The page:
Oil is environmentally destructive, wherever it is produced. But the environmental practices of Shell in Nigeria set a new low for this dirty business. Many of Shell’s practices and equipment would be illegal according to the environmental laws of most countries. Irresponsible flaring of gas, poor pipeline placement, chronic oil spills, and unlined toxic waste pits plague the Nigerian Delta region. Nickson, who says he has visited the area, acknowledges that there are environmental problems. But he says activists have falsely characterized the scene as one of environmental devastation. “There are problems, we’re addressing these, pipes need to be reviewed,” he says. Nickson says Nigeria established a new Federal Environmental Protection Agency in recent years that has established a stringent set of environmental laws meeting international standards. Shell can meet these standards without too significant of an investment, he says.
Footage shot in Ogoni for the British Channel Four documentary, “The Drilling Fields,” reveals that gas flares are routinely situated near villages. Ken Saro-Wiwa describes the gas flaring in a December 1992 pamphlet as having “destroyed wildlife and plant life, poisoned the atmosphere and therefore the inhabitants in the surrounding areas and made the residents half deaf and prone to respiratory diseases. Whenever it rains in Ogoni, all we have is acid rain which further poisons water courses, streams, creeks, and agricultural land.”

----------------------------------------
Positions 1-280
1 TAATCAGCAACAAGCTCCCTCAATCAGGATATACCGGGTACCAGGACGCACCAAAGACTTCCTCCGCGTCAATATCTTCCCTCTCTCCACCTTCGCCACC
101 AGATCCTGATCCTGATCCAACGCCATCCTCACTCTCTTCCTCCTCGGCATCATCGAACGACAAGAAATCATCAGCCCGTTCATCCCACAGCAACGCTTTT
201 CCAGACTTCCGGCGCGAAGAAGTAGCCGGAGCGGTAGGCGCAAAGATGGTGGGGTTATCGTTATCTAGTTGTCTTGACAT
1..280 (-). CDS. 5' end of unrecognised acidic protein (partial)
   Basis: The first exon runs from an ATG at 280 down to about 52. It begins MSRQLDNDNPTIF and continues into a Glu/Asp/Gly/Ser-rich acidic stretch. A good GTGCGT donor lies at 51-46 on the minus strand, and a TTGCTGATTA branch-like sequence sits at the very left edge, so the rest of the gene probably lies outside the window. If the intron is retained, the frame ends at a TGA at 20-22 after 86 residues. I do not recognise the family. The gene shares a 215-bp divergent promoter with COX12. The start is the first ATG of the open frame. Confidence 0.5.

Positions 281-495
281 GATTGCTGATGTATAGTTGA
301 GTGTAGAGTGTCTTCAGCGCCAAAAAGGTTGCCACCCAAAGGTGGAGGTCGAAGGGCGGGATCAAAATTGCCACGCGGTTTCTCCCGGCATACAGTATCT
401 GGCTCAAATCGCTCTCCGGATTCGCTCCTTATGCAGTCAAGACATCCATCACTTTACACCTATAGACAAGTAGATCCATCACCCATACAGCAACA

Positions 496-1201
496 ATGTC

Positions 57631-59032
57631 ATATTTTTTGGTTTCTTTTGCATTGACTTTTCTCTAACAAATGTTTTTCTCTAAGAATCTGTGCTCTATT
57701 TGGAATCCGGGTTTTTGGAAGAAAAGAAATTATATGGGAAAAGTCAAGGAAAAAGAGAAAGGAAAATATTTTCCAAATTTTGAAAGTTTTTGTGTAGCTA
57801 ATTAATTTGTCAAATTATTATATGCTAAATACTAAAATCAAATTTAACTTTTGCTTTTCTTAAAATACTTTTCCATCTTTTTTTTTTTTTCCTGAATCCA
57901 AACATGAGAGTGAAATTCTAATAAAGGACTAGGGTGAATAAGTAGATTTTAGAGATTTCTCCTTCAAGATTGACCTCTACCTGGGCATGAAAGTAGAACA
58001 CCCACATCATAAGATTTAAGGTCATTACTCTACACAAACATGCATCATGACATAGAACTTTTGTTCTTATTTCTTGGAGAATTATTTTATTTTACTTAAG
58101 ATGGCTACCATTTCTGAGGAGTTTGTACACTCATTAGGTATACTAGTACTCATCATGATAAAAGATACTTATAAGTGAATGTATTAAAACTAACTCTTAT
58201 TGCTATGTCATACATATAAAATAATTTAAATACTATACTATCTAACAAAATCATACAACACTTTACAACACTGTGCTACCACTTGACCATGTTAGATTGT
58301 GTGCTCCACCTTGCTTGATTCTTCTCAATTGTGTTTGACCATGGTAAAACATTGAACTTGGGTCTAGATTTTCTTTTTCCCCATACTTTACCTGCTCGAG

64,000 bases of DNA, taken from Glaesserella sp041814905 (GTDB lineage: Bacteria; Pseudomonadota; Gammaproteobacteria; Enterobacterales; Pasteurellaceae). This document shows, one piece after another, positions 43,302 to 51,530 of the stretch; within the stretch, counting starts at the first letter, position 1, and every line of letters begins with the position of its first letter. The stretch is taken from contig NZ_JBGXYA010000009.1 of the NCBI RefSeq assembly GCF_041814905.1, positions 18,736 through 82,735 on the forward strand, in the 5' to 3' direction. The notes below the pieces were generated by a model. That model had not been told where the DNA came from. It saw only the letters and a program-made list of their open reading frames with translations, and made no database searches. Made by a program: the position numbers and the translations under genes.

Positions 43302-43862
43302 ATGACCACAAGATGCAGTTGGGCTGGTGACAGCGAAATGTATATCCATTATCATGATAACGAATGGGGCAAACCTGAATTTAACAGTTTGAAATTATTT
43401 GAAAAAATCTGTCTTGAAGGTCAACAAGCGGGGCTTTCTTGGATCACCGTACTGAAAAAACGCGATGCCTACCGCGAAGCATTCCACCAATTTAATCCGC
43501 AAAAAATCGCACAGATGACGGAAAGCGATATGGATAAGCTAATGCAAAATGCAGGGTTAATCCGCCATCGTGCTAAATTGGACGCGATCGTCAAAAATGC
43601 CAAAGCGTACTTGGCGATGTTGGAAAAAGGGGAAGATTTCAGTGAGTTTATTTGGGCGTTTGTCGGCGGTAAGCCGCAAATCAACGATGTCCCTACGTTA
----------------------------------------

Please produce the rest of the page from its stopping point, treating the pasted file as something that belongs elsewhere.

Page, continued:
Shell maintains that the problems have come as a result of communities expanding into the vicinity of oil operations and that it relocates gas flares when this happens. The Ogoni and Sister Majella say no gas flare has ever been relocated.